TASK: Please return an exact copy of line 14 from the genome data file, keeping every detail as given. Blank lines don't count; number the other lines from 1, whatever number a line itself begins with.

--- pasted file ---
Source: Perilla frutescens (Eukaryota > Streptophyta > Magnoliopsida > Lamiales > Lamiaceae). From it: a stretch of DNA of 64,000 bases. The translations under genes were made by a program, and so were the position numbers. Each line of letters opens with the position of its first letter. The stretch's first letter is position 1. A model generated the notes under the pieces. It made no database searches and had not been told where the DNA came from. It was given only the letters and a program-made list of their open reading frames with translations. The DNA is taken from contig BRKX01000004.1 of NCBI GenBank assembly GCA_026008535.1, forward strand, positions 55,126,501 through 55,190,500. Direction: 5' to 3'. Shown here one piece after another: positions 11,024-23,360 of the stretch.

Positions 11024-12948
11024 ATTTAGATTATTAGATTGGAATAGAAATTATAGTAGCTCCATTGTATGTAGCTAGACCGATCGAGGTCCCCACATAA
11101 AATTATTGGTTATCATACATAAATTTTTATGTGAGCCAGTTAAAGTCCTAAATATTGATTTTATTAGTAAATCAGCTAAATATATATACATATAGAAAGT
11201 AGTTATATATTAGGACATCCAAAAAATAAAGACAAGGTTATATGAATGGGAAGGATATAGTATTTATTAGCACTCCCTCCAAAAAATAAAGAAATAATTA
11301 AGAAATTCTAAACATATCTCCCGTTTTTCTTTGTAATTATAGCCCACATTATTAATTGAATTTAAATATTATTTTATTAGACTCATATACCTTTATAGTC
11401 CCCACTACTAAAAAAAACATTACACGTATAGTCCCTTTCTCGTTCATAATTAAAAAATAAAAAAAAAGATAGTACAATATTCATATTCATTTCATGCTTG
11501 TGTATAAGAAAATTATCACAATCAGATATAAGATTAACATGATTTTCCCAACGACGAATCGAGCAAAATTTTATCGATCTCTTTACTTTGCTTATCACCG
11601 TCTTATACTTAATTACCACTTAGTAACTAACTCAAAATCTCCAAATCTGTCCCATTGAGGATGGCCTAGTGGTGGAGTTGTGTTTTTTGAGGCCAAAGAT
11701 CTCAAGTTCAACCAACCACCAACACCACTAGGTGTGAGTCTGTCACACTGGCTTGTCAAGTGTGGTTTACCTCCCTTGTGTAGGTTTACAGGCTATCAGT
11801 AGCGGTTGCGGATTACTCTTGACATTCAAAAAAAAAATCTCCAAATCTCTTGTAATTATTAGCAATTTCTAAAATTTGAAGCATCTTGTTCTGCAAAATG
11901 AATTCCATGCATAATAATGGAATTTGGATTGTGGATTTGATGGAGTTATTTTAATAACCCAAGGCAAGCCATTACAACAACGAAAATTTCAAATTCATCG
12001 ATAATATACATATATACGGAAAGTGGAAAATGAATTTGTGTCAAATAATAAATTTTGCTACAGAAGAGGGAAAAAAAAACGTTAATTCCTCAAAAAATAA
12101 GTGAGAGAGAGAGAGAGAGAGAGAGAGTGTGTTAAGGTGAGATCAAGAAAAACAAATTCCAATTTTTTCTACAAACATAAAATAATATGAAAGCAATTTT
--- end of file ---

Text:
12101 GTGAGAGAGAGAGAGAGAGAGAGAGAGTGTGTTAAGGTGAGATCAAGAAAAACAAATTCCAATTTTTTCTACAAACATAAAATAATATGAAAGCAATTTT